Underground Sounds: Gilded Lily – Mongrel’s Light

Label: Lions Jawbone
Band: Gilded Lily
Origin: Canada

For anyone who believes Canadians to be peace loving and timid, there’s some news for you and it’s called Gilded Lily. The group hails from Barrie, Ontario and has thus far only released a demo. This full length is a statement to say the least.

Something must be stirring in the northern regions, because bad-ass genre defying bands seem to emerge from Canada a lot in recent years. Bands with a disposition to stand outside of the outsider art in a way, which is emphasized by the peculiar neo-realism artwork by Quinn Henderson on the cover. It really defies expectations in its cocktail of genres and folky riffs.

The record clocks around 32 minutes of furious, unrelenting fury that seems to combine black metal with grindcore and more. Most noteworthy and possibly overlooked are the lyrics, which are poetic and speak of a desolate place where only the lowest of the low is present.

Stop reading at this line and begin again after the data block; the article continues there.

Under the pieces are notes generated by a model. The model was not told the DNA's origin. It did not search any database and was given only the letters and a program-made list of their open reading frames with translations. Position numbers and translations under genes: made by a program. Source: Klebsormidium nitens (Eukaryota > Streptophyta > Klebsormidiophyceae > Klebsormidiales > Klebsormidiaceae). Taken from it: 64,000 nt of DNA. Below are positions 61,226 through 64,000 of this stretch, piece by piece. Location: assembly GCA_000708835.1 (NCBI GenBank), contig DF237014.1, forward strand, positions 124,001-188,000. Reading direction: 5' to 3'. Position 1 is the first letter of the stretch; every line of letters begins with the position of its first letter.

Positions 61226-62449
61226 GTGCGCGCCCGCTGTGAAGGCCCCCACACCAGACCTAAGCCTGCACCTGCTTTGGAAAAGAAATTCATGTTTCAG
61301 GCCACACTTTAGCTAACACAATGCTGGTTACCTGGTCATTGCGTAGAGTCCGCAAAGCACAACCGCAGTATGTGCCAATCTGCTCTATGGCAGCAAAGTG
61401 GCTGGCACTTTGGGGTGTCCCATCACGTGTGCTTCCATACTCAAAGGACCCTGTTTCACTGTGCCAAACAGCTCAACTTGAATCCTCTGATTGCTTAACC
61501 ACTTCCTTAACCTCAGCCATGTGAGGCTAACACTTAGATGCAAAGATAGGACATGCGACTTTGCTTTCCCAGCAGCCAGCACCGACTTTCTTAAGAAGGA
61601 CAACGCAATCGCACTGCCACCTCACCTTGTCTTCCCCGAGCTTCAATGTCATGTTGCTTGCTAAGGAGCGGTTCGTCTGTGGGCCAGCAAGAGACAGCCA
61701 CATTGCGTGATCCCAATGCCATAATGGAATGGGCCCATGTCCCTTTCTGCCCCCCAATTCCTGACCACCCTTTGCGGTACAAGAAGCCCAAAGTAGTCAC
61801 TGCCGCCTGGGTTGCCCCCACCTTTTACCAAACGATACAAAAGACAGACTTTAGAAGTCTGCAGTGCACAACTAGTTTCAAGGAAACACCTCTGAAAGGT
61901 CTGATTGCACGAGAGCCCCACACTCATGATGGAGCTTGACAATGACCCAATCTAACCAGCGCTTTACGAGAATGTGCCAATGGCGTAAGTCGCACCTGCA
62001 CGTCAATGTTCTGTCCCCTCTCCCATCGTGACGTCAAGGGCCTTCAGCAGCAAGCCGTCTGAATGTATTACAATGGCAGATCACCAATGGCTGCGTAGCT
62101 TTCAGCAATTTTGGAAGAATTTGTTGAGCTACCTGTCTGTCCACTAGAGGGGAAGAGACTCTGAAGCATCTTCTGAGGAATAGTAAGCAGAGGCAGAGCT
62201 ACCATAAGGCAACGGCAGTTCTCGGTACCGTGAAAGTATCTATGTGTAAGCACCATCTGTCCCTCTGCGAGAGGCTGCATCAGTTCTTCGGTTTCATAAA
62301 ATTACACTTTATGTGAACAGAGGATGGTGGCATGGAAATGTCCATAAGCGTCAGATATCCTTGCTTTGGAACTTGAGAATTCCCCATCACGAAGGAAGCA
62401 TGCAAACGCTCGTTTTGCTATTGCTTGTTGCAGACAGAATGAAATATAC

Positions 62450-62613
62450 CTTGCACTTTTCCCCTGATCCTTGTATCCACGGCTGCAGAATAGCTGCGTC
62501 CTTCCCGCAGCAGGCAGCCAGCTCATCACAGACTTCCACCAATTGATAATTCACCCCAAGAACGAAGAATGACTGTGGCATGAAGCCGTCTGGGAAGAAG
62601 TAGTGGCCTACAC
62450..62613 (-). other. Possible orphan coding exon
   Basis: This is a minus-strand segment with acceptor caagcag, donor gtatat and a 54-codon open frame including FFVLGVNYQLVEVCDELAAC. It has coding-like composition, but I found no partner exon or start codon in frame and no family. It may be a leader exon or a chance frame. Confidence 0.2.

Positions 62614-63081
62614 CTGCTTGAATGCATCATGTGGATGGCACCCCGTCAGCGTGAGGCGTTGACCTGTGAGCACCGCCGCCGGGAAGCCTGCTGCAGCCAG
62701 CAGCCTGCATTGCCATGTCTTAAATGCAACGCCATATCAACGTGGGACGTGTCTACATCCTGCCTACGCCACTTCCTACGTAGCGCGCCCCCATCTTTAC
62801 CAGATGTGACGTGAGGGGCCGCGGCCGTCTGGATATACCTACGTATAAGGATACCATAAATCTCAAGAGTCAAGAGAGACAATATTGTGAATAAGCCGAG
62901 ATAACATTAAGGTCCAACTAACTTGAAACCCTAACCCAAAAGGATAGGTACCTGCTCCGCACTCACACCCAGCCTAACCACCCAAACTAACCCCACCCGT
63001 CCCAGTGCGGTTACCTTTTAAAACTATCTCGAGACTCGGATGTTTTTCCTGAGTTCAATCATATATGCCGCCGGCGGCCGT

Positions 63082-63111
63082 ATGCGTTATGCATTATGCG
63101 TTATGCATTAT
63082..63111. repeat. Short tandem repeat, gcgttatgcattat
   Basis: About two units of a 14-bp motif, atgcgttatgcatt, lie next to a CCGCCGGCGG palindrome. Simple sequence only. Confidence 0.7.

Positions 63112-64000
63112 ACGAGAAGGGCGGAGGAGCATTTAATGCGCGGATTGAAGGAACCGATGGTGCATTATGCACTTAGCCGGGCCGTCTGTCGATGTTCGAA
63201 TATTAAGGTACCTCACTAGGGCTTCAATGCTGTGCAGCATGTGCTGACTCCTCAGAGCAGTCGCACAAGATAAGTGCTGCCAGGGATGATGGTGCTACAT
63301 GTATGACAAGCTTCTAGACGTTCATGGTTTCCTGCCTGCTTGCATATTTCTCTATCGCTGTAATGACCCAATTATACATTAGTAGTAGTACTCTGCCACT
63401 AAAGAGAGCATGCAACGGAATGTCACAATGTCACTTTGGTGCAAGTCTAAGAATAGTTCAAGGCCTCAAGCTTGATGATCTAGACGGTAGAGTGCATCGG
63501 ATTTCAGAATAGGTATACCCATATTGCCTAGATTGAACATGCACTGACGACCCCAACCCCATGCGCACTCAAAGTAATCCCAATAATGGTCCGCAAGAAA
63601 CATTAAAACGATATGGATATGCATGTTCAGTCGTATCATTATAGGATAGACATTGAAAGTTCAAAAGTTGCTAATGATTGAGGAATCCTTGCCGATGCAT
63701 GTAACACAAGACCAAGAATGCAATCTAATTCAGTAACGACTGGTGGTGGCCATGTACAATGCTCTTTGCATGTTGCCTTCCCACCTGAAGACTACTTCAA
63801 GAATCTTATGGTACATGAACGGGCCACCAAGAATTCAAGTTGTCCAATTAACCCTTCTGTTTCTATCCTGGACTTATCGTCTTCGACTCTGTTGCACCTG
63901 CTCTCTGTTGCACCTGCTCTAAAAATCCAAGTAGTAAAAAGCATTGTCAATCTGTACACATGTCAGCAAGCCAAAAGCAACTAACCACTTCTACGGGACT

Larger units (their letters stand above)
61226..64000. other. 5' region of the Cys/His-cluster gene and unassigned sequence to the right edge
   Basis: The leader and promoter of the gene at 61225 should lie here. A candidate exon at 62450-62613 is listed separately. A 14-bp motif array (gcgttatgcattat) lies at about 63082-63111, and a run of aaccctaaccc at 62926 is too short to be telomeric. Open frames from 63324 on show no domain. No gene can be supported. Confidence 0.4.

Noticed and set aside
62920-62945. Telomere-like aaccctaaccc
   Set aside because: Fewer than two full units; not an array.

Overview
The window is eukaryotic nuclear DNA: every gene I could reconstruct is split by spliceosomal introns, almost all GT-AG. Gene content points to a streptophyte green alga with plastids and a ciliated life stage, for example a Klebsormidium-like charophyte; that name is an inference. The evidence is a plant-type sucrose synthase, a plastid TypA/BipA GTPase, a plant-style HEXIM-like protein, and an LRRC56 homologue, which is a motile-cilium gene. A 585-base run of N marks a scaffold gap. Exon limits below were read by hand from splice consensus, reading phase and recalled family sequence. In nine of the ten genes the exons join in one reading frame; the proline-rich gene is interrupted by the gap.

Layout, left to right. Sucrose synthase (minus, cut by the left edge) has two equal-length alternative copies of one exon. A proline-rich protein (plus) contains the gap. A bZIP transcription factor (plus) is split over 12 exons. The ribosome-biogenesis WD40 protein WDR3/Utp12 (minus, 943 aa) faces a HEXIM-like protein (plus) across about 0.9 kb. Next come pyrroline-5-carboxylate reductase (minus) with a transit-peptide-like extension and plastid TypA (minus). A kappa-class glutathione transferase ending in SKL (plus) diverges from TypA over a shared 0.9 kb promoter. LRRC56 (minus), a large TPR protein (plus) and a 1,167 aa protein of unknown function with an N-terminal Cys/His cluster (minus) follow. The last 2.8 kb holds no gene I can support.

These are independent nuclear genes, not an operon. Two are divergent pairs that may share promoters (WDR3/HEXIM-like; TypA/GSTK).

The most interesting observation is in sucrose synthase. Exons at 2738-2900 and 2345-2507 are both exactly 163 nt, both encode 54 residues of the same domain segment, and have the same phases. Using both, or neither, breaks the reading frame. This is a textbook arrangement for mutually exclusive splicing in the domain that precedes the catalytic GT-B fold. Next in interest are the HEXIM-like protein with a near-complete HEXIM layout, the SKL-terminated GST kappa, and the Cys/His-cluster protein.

The romantic sense of longing you clung to
Is beaten into the cement of the curb
Anointed with a mixture of alcohol
And piss and spit and cum
Where the carnal is holy

This is packed up in guttural vocals, cascading guitars and bludgeoning blast beats. It’s a big noisey composition of dissonance and blaring reverb. Whirlwinds of guitar shredding and dense atmospheric passages, sometimes all hammering at the listener at once. Never relenting and always brilliant, it gives the true feeling of inescapably to the listener. Though notoriously filled with blackened elements, sometimes there’s just the cold hardcore vibe present as well, like on the beating intro of ‘Yellow Dog’s Song’, which turns into a dirty, gritty ride.

Most tangible is the urban despair of Gilded Lilly on ‘A Sparse Room’, where over a buzzing noise vocals are screamed in what, played out in your imagination, feels like an empty factory hall. After that opening rant, the track kicks of with an almost tribal rhythm and industrial drones. The whole album is a show of force to me, but there’s that remaining feeling of gritty squats and the rawest, bleakest hardcore shows ingrained in the sound of this band. Why? Because that’s exactly the feeling these gentlemen are trying to evoke with this record, which I think they succeeded in with flying colors.

 

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